Bearded Dragon Pet store
Warm side - 78-90℉
Basking - 95-100℉
Cool side - 68℉
* If temp falls below 68℉ at night, may need supplemental infrared or ceramic heat for night-time
Bearded Dragons are from the arid, semi-desert regions of Australia. They love to climb, and spend much of their time in bushes and low trees. They also bask on rocks and warm areas in the high sun. Bearded dragons do have distinct puffy beards, which grows larger and darker when the dragon is angered or annoyed.
NORMAL BEHAVIOR & INTERACTION:
Very social & engaging - generally very gregarious. “Beardies” handle well and often seem to actually enjoy being held & petted. By lizard standards, bearded dragons are very social animals. In nature, males become territorial and can engage in ritualized dominance struggles. Females may also have trouble getting along. For this reason, it is easiest for the pet owner to keep only one per enclosure.
Housing male dragons together will create a dominant/submissive hierarchy and will result in one dragon becoming stressed to the point of illness, anorexia, and possibly death. Male dragons also tend to be extremely aggressive toward one another and will fight, sometimes to the death.
Female dragons may be housed together IF there is ample space and food for each dragon. Two to three dragons can live happily in a 75 gallon tank.
Males and females should NOT be housed together, as the male dragons will continually try to mate with the females; leaving the females exhausted, aggravated, and stressed. The female may stop eating and become extremely ill.
NOTE: DO NOT house bearded dragons with other species due to the differences in care, temperatures, and the fact that some species can be highly stressed in the presence of other species.
Bearded Dragons are omnivorous, which means they eat both meat and vegetables. About 20% of an adult’s diet should be made up of plant matter, the remaining percentage being protein.
VEGETABLES: Dark leafy vegetables such as collard and mustard greens, kale and red tip leaf lettuce are good for a dragon, as are alfalfa pellets, clover, parsley, and broccoli, green beans, peas, squash, grated carrots and sweet potatoes. Spinach and iceberg lettuce should never be fed. Fruits such as figs, kiwi, apples, raspberries, strawberries and melons can also be fed, but should not be given as often. Remember to wash vegetables thoroughly, then cut or shred to make it easier to ingest. Remove any uneaten vegetables before turning the lights off at night.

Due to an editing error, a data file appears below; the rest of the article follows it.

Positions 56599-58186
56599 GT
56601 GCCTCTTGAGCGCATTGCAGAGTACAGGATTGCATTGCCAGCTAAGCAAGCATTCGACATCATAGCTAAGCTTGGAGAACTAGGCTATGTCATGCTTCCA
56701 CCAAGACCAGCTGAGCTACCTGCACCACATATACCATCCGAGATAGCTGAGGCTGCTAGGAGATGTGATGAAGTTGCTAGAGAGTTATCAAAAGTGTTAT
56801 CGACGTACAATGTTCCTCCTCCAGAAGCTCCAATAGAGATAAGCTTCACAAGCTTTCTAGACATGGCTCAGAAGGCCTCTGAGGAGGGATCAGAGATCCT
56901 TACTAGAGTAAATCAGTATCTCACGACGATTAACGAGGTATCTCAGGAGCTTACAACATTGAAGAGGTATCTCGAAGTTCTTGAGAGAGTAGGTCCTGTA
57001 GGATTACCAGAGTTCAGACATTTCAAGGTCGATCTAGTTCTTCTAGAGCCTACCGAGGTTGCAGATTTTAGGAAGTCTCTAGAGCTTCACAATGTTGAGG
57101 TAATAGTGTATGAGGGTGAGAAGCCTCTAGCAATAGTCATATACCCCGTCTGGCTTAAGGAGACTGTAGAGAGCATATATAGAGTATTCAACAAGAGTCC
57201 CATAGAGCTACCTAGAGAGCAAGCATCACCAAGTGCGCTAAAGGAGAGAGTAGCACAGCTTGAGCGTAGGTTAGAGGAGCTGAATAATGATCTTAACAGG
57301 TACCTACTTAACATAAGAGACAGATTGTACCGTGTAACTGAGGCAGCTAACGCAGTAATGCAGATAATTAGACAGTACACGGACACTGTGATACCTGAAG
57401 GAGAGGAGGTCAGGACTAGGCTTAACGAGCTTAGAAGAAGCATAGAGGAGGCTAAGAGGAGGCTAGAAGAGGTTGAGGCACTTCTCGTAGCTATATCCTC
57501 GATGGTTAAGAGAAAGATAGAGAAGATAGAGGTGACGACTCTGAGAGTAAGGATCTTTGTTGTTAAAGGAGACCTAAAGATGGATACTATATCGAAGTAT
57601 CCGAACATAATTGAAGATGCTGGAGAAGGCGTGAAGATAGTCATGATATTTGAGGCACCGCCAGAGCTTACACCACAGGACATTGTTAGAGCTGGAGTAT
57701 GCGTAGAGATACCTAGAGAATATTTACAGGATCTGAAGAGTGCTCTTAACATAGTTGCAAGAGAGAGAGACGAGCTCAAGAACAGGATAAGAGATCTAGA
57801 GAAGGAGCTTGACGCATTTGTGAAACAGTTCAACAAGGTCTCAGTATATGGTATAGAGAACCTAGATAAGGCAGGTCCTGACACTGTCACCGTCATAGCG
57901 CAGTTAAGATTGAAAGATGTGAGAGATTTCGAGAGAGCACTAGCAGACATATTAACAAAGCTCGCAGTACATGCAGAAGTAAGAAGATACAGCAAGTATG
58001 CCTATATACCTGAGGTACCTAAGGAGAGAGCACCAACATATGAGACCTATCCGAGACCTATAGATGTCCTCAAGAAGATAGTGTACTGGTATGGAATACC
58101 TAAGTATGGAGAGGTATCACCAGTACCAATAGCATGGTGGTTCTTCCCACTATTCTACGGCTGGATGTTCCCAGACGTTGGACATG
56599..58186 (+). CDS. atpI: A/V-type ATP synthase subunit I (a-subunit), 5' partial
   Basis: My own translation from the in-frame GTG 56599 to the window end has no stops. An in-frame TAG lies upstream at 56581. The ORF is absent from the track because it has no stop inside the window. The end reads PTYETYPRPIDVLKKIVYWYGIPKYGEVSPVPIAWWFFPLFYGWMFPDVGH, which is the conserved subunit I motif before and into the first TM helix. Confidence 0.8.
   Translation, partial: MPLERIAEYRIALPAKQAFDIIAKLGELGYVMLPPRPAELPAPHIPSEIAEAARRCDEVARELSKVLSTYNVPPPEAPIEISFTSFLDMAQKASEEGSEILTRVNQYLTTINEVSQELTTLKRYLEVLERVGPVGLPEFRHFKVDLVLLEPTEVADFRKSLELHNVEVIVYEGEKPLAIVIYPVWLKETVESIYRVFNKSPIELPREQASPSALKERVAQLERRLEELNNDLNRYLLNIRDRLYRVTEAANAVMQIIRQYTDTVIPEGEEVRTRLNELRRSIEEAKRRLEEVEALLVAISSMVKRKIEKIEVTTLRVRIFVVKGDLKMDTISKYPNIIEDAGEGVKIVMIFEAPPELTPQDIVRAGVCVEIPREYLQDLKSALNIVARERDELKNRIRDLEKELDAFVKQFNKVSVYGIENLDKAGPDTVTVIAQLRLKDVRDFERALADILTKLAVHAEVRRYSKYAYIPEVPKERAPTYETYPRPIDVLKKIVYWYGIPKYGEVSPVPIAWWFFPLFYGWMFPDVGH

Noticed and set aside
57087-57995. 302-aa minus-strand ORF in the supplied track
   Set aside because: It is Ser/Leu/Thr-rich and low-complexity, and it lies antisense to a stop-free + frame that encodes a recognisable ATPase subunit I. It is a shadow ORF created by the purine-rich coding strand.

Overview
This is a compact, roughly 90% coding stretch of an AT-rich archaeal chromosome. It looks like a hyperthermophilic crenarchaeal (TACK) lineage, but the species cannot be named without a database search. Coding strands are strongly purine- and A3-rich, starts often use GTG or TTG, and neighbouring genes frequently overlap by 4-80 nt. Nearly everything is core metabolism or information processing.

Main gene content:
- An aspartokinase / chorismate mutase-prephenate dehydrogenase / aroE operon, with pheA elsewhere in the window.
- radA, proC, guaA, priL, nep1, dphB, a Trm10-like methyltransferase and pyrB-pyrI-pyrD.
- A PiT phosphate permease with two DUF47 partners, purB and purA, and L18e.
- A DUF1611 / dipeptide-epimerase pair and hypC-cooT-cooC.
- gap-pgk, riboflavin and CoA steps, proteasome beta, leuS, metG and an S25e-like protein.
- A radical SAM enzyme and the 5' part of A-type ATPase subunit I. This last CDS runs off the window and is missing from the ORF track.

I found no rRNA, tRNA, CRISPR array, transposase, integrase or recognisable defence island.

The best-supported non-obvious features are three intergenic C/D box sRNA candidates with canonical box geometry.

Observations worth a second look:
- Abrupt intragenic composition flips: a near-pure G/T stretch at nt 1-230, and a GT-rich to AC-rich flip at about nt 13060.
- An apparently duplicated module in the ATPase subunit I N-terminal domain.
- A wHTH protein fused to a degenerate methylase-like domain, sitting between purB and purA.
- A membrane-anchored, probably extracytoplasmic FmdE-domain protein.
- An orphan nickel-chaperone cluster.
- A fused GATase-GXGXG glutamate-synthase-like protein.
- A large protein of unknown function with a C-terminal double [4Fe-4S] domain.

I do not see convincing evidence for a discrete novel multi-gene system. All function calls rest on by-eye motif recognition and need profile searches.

PROTEIN: Protein sources such as: gut-loaded crickets, mealworms, cockroaches, kingworms, wax worms and pinkie mice dusted with a supplement should also be part of their diet. Wild caught insects should never be fed, since they can carry disease. All insects should be gut loaded (fed a nutritious diet about 24-hours before being offered to your dragon - see our cricket care sheet). Be careful to feed the proper size prey for your dragon’s size. A good rule of thumb is that a cricket should be never be larger than the distance between the lizard's eyes, or the distance from its eyes to its nose. When feeding larger insects to your pet, try to make sure the insects have recently molted, as an insect with a large, hard exoskeleton is difficult to digest and may cause impactions.
LIGHTNING BUGS MUST NEVER BE FED TO A BEARDED DRAGON. THEY ARE POISONOUS.
Adults should be given insects 2-3 times a week, with salads on the rest of the days. Feed as many insects as the lizard can eat in 3-5 minutes. All uneaten insects should be removed from the enclosure as they can bite your dragon and cause injury, especially to the eyes. Some bearded dragon owners find it easier to feed their pet in a separate enclosure, free of bedding and furniture, this way you can be sure your lizard eats all its insects, the prey cannot hide, and the lizard will not pick up any bedding when grabbing prey and mistakenly ingest it along with the prey.
Commercially prepared bearded dragon diets are available, but they should never constitute the whole diet of your lizard. They can be left in the enclosure (on the cool side) in case your pet is hungry between meals.
Unlike snakes, lizards shed their skin in patches, not all in one piece. Your pet will become an overall dull color, and the skin over the eyelids may ‘pop’ at a certain point and make your lizard look like a bug-eyed bullfrog. Do not peel off the skin if it is not ready to come off. This can be dangerous and painful. Most lizard species will shed every 4-6 weeks. If the enclosure environment is ideal, the keeper often has no idea that their pet has shed, as it will happen more quickly and the lizard will often eat its own shed skin.